Osgood-Schlatter Disease

Osgood-Schlatter Disease (Children Knee pain)

Osgood Schlatters disease causes inflammation to either the bone, cartilage and/or the tendon at the top of the shin bone, which is where the tendons of the kneecap is attached. This is a common cause of knee pain in children usually between the ages of 10 to 15 years old or young athletes. It usually occurs due to a period of rapid growth, combined with high level of physical activity and is more an over use injury than a disease. Osgood-Schlatter Disease usually clears up when children stop growing and their tendons are stronger but in some cases it can persist into adulthood.


  • Pain that gets worse with physical activity and relief from pain with rest.
  • Tenderness or swelling under the knee or over the shinbone.
  • Limping after physical activity.
  • Tightness of the hamstring or quadriceps.


Treatment of Osgood Schlatters disease is usually done conservatively. At Sydney Foot Clinic such treatments include;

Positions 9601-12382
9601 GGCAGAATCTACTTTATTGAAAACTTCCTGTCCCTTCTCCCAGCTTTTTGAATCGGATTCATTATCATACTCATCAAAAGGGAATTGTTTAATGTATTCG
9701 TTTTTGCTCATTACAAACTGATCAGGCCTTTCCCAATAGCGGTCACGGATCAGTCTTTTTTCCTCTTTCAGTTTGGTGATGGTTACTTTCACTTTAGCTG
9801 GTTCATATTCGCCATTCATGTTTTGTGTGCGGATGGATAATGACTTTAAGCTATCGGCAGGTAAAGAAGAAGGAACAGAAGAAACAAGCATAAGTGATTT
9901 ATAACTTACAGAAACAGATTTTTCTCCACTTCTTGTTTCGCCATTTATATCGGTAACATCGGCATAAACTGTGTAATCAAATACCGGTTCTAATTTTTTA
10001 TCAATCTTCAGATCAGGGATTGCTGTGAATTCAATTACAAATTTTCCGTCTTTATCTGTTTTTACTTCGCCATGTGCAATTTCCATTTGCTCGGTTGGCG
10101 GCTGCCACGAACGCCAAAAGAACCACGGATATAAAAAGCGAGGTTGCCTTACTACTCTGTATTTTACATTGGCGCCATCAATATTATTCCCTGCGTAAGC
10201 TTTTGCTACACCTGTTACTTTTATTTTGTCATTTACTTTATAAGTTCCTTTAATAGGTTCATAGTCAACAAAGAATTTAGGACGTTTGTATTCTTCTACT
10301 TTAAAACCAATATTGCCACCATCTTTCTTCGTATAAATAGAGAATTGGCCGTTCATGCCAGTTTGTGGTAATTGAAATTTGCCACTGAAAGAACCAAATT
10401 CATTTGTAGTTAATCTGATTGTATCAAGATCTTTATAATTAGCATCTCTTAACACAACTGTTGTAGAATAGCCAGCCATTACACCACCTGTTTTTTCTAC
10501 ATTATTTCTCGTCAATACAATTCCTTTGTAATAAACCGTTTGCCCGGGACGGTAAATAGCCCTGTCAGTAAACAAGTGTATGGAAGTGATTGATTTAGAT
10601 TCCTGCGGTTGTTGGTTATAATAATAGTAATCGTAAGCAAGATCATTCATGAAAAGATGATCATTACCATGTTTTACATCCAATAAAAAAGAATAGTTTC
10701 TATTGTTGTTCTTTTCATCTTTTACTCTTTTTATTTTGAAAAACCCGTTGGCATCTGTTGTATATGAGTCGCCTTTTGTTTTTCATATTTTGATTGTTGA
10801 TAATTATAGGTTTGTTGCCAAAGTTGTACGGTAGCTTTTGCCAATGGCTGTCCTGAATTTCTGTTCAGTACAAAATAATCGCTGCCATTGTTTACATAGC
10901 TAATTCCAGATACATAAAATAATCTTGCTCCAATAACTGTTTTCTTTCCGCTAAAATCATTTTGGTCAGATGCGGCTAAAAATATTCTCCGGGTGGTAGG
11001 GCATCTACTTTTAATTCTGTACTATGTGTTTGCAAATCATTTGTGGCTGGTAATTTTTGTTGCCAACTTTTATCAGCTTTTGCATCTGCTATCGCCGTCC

• Rest – It is important to rest and only do as much physical activity without causing pain to the affected leg.
  • Avoid weight bearing exercises ad jumping, squatting and running.
  • Ice the affected knee particularly after exercising. Ice should be applied three times a day for up to 10-15 minutes.
  • Non-steroidal anti-inflammatory medication (NSAIDs) – help reduce the pain and inflammation.
  • Exercise program – stretching the quadriceps muscles gently will help with loosening the music tendons.
  • Custom made orthotic therapy – address any biomechanical factors that that could be contributing to the disease
    • Often the knee function is a result of the way the foot functions. A pronated foot (flat feet) caused the lower leg to rotate slightly inward. This causes the patellar tendon to pull in an abnormal direction where it attaches in the front of the knee. Orthotics can help reduce this irritation/damage and help to treat the problem.

It is important to talk to your podiatrist about managing the condition and the importance of not over training during the healing process.

Pin It on Pinterest

Share This